Archive for January, 2020

Blockchain Based Gift Tax Hack

Posted on January 21, 2020. Filed under: Uncategorized |

I was reading something this morning about gift tax exemption and had a weird idea. I’ll premise this idea with the acknowledgement that this solves a problem that I’m not sure I philosophically want solved, but regardless, thought it was kind of a cool architecture.

The IRS taxes gifts of a certain size. Generally the giver pays said taxes, and the rate ranges from 18-40% depending on the context. Every year, every person can take advantage of a “gift tax exclusion” which allows the giver to give AS MANY people as she desires a $15K tax exempt gift. You could give a million sub-$15K gifts and not pay any gift tax, but you can’t give a single $20K gift without paying tax on the extra $5K. If you are trying to transfer wealth from one generation to the next, the gift tax exemption is like the first thing an accountant or tax adviser will guide you to take advantage of every year.

If you have $100M that you want to pass down, the exemption ain’t gonna get you very far, and there’s a nice 40% Estate tax waiting for you if you transfer your wealth at death.

But I had this weird idea that you could create a network of proxy recipients, and make exempt gifts in parallel to thousands of them, who in turn would be incentivized but not obligated to pass the gift along to an intended recipient via their own exemption. Interestingly, you could authenticate this flow of funds and identify an intended recipient without needing to expose the ultimate recipients identity or bank credentials.

You’d incentivize people playing the role of proxy to pass along the gift via a take rate that is meaningfully lower than the gift tax rate (i.e. 10% cut), and design the network to make the income generation opportunity of continuing to perform the role for many givers more lucrative than maliciously keeping the money from any one giver.

There are many crypto protocols that create roles or jobs within a system, where the right to an income generation opportunity is bestowed only upon the best actors in the system. Livepeer’s transcoder nodes are a good example.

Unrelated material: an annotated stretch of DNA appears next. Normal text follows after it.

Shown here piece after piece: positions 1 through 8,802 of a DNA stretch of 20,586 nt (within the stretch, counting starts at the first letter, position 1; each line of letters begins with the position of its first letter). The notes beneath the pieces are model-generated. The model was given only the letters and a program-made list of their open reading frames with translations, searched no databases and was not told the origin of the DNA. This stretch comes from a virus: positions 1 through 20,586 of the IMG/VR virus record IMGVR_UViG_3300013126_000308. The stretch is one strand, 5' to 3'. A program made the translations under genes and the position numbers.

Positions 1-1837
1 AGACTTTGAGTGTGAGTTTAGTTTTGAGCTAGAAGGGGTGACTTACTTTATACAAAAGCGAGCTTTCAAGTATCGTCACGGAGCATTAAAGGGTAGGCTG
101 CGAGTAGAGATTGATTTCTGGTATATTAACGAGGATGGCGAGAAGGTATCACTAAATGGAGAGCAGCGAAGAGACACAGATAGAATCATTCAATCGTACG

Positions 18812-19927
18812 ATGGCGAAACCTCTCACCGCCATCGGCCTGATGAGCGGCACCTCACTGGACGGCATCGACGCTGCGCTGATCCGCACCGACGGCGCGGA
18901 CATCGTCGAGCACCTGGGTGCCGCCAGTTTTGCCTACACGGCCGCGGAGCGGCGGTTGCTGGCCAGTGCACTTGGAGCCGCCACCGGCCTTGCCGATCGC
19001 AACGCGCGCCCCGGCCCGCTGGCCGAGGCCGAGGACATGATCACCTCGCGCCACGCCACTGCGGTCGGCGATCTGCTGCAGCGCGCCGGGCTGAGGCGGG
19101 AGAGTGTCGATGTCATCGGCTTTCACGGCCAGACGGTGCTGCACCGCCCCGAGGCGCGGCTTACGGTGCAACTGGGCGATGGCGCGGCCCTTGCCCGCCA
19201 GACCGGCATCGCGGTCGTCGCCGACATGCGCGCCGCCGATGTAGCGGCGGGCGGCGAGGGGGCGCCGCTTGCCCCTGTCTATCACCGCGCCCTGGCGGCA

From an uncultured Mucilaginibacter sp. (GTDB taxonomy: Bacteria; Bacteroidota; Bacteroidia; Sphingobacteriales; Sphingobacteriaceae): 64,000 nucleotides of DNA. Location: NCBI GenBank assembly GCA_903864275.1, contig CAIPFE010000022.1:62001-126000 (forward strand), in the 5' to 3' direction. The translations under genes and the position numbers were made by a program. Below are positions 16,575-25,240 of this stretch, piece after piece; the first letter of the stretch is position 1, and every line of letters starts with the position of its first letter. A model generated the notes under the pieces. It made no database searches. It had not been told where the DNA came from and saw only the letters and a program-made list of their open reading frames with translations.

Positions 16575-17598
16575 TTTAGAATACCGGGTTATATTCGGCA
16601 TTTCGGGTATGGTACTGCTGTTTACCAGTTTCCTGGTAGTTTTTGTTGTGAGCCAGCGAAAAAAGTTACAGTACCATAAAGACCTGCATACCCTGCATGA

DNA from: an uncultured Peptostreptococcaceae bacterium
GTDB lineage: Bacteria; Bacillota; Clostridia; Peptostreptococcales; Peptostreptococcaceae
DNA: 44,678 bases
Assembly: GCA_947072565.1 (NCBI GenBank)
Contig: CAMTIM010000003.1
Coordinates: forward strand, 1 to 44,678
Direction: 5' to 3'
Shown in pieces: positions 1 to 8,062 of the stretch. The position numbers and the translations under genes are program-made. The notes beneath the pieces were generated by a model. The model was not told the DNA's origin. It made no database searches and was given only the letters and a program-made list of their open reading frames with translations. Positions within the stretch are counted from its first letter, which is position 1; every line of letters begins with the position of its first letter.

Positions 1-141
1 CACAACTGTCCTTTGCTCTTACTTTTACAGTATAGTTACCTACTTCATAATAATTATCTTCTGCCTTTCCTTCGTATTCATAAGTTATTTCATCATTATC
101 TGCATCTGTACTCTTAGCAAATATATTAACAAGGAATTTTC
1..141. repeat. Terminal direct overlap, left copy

I wonder if you could create a crypto based gift tax proxy protocol to allow for untaxed giving at scale between generations. You’d be able to both incentivize proxies, transfer funds in network, and authenticate that the proxy did their job / the intended recipient ended up with the money.

As I right this post, a) I hate this idea, and would prefer if wealth wasn’t easily transferred between generations, and b) may have just designed a money laundering scheme by a different name.

But, without a contractual obligation to pass the gift along, and rather simply a strong network based incentive to do so, I kind of think this hack would work.

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A Depressing Startup Opportunity

Posted on January 17, 2020. Filed under: Uncategorized |

“Be fearful when others are greedy and greedy when others are fearful.” – Warren Buffet

I live downtown on the Hudson River in NYC (Flood Zone 1). During Hurricane Sandy, the Hudson enveloped my building and I spent the evening bailing water out of our entranceway, trying to protect the mechanical room from flooding. We live in a Co-Op and everyone who stayed, even the late Lou Reed, took turns both witnessing the craziness of our street becoming the river, and trying to protect the building, which is a Co-Op (we are all on the hook for the buildings health economically), from serious damage.

I sit on the board of our building, and after that event, we implemented a new flood protocol, made some tweaks to our physical infrastructure, and upped our investment in flood insurance. Securing additional flood insurance wasn’t easy, and my understanding is that in areas of high risk, it’s getting harder and harder by the day to find an insurance company who will underwrite the risk.

Generally speaking, the entire carrier market is fearful, as it should be. At the same time, demand for flood insurance is going to keep growing. In such a situation, it feels like the way underwriters approach this type of risk, the inputs to their actuarial models, and their economic agreement with customers needs an overhaul. I am far from an insurance expert, but it feels like there’s an opportunity for a new entrant to shake things up in this segment of the market.

I am inspired by USV’s commitment to investing in solutions to our climate problem. I think that’s the first order need. As bleak as it sounds, after reading Alberts post, I couldn’t help but ask “well what is investable if we don’t fix this fast enough or well enough?” There’s an entire class of businesses that will be built over the next 50 years not only to fight climate change, but to help us adapt as it inevitably progresses.

There’s a tinge of heartless capitalism in asking how companies will profit from such a destructive and existential challenge, but the reality is we have a responsibility to our planet AND also to maintaining or improving quality of life for those most affected by these changes. What services will be built to help people adapt to new reality? I think modern flood insurance fits that bill, but it’s a much broader question. Holler if you are working on something like this and thinking about raising capital:

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    I’m a NYC based investor and entrepreneur. I've started a few companies and a venture capital firm. You can email me at (p.s. i don’t use spell check…deal with it)


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